Planning tailings management
Herein, we turn our eyes to the work done by mining companies, behind the scenes, to ensure a mine can be developed safely, particularly in managing its by-products or wastes, which can remain forever at a property after the mine owner is long gone.
Today, geotechnical design, dam safety, and social and environmental impact analyses are well established practices in industry. There are many iterations of studies done to reduce the risks of these facilities, throughout the entire lifecycle of each one, and companies following best practices will frequently review and update these analyses.
In the case of social impacts of mine wastes, what work is actually done to mitigate risks of these impacts? And what else are we recommending for improvements to, first, ensure a sustainable supply of minerals, while protecting people and the environment; second, allow the path to obtaining a social license to operate; and third, align with social good?
To understand potential hazards to avoid, research and investigations are completed at the start of developing a mine plan to understand all of the climate and environmental conditions of the site in general, and then more detailed subsurface analyses are performed for specific locations where facilities might be placed.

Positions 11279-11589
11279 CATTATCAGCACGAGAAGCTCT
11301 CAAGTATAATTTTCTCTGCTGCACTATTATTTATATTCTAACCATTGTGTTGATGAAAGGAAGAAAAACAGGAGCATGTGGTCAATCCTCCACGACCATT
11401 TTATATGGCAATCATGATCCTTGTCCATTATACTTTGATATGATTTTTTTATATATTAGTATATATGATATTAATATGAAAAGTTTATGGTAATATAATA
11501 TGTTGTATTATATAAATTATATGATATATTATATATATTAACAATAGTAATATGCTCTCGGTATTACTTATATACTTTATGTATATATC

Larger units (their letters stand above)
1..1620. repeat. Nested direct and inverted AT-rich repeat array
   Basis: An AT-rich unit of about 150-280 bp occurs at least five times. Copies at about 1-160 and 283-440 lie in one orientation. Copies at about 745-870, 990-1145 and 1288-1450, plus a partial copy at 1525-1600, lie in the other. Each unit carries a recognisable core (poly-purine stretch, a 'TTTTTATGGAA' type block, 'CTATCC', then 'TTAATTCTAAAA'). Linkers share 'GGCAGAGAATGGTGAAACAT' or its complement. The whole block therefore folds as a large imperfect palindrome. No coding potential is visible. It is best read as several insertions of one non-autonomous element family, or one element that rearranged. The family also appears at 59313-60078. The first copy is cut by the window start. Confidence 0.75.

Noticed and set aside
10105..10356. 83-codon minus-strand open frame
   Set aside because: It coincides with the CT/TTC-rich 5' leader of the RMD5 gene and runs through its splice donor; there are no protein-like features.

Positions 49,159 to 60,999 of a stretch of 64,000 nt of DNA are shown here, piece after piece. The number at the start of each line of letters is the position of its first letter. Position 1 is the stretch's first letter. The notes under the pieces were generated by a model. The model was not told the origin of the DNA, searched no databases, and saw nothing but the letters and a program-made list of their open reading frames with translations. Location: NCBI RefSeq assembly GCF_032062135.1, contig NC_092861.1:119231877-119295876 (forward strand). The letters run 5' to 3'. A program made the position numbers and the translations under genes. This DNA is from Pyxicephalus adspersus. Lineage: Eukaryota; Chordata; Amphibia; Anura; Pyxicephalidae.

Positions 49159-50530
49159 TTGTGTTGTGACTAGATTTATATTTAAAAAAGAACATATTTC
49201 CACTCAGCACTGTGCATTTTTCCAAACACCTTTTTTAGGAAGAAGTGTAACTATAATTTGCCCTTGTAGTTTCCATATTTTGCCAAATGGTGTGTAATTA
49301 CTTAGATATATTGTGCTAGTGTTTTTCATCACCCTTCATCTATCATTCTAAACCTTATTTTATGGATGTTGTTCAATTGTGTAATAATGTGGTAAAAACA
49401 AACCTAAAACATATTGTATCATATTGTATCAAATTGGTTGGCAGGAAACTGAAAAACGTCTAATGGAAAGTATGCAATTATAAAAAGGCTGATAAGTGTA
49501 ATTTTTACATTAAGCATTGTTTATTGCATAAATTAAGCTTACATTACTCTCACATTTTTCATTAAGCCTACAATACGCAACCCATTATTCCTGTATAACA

From the social and environmental management perspective, mining projects in the permitting process should complete the environmental impact assessment (EIA), and ideally, expand to completion of separate social impact assessments (SIA). Results of these studies not only provide a broad understanding of social baseline, regional socio-economic dynamics, but also determine the area of influence of the project, and special considerations in the case of indigenous peoples and ancestral land.
From here, combinations of technology and facility configurations are conceptually designed and compared, each rated against multiple criteria, including technical stability and financial feasibility, as well as potential environmental, social, and socio-economic impacts determined in the EIA and SIA, to help determine the best alternatives to advance.
Rigorous design iterations ensue for the selected options, testing ranges of site conditions, construction and infill rates, variable material characteristics and water pressures within. A large number of engineering and then administrative controls are built into the design of the physical structure and management systems.
From here, community relations personnel prepare and execute stakeholder engagement plans, communication plans, and social risk management plans. Considerations around impact to people in the affected areas are determined to the overall project area of influence. Results of these engagements help to finalise the preferred option.